In a marital dissolution proceeding, a court determines the division of property between the spouses by first characterizing the parties’ property as community or separate. Family Code Section 760 provides that all property acquired by the spouses during the marriage is community property “except as otherwise provided by statute.” One such statute is Family Code Section 771 (a), which provides that “the earnings and accumulations of a spouse, while living separate and apart from the other spouse are the separate property of the spouse.” Up until now when the parties disputed their date of separation, case law required the trial court to consider all relevant evidence regarding whether the parties’ conduct evidenced a complete and final break in the marital relationship.
On July 20, 2015, the California Supreme Court filed it’s unanimous decision In Re Marriage of Sheryl Jones-Davis and Keith Xavier Davis. In Davis the Court was asked to decide whether a couple can be living separate and apart for the purpose of Section 771 (a) when they live together in the same home. The Court concluded that the answer is “no.” The Court held that the phrase “living separate and apart” refers to a situation in which spouses are living in separate residences and at least one party has a subjective intent to end the marital relationship, which intent is objectively evidence by words or conduct reflecting that there is a complete and final break in the marriage.
In reaching this decision the Court rejects the argument that such bright line rule will be overly simplistic and lead to harsh results. For example, there may be spouses who need to reside in the same residence as “roommates” because of foreclosure, job loss, or other economic factors. Although these arguments are not without weight, the Court rejects them and holds that the requirement of separate residences for the purpose of section 771 (a) promotes the public policy by providing predictability to the parties and their attorneys.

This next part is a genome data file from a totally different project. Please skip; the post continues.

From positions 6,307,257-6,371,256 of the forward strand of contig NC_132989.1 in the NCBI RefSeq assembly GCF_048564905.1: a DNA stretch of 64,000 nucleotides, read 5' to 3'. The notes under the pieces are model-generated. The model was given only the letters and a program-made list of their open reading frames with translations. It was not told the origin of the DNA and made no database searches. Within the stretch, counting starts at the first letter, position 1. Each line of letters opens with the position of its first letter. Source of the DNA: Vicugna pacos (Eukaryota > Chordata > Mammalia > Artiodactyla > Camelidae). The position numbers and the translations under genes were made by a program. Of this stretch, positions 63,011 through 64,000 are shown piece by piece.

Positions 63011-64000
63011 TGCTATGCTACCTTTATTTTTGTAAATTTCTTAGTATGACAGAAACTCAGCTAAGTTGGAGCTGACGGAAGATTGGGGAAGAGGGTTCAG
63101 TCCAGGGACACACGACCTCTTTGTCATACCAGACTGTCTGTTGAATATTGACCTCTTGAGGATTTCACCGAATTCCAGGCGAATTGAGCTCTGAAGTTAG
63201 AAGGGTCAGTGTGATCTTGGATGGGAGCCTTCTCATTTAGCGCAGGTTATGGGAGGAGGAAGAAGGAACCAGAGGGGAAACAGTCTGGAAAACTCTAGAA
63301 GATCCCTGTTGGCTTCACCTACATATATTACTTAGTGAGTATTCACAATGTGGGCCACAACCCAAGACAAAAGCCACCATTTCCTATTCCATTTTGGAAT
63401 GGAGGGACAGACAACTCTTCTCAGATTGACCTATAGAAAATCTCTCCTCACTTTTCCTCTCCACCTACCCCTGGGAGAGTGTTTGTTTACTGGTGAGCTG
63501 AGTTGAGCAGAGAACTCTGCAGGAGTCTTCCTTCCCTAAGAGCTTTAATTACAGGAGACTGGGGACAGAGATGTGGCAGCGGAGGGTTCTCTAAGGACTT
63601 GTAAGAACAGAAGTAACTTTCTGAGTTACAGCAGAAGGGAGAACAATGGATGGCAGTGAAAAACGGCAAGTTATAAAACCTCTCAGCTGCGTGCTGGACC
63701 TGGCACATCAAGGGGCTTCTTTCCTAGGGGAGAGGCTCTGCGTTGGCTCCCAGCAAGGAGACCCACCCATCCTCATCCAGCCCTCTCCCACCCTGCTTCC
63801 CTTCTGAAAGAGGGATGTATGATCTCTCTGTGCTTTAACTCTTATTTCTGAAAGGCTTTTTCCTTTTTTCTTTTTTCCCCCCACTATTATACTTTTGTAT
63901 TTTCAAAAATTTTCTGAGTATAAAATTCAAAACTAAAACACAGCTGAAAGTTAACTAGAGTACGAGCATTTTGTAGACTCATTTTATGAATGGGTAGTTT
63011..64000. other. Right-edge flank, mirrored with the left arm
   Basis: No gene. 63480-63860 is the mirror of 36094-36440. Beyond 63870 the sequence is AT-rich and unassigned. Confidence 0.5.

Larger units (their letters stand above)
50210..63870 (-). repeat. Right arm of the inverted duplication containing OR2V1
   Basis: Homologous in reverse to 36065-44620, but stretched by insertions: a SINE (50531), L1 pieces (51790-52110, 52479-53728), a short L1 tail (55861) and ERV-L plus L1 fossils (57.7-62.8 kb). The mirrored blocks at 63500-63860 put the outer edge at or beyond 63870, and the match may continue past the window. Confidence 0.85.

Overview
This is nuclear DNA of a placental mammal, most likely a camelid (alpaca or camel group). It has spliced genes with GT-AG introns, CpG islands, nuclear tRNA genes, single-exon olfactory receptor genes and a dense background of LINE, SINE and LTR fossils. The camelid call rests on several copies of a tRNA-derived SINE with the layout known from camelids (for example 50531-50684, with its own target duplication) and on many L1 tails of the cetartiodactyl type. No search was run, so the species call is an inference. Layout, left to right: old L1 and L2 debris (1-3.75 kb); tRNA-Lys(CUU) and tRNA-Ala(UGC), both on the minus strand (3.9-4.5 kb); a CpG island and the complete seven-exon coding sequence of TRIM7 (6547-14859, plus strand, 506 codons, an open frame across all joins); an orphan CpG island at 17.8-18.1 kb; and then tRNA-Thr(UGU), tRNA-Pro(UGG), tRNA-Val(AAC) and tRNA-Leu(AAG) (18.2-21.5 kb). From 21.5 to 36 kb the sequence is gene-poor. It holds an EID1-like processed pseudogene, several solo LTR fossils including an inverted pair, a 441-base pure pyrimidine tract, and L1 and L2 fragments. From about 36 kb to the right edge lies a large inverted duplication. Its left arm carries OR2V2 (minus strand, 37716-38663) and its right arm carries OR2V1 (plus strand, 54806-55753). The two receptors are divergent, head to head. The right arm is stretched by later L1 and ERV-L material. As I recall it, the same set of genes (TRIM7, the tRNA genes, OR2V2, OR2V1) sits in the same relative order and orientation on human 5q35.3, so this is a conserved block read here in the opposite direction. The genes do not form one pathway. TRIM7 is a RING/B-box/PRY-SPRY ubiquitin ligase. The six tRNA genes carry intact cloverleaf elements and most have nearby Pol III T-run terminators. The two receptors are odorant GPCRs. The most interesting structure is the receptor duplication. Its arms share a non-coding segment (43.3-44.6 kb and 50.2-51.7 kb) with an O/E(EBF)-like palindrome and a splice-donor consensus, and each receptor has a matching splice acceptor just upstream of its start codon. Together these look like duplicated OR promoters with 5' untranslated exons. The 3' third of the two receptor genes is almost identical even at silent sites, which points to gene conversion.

Time will tell whether this decision simplifies the practice of Family Law, but for now the landscape has changed on the issue of date of separation. For assistance in navigating this issue, clients are well advised to consult with a Family Law attorney.
If you have questions regarding the date of separation, please contact our office to schedule a consultation. The Law Office of Family Law Specialist Richard E. Bawden also handles legal issues regarding adoption, annulment, collaborative divorce, divorce, domestic violence, litigation, mediation, legal separation, paternity, spousal support, pre-marital and post-marital agreements. Dial 909.792.0222 or email us at firstname.lastname@example.org. You might also want to get more information at our website: www.richardbawdenlaw.com. The Law Office of Richard E. Bawden serves the Inland Empire including Riverside, San Bernardino, Rancho Cucamonga, Fontana, Redlands, Loma Linda, Mentone, Yucaipa, Beaumont, Banning and Hemet.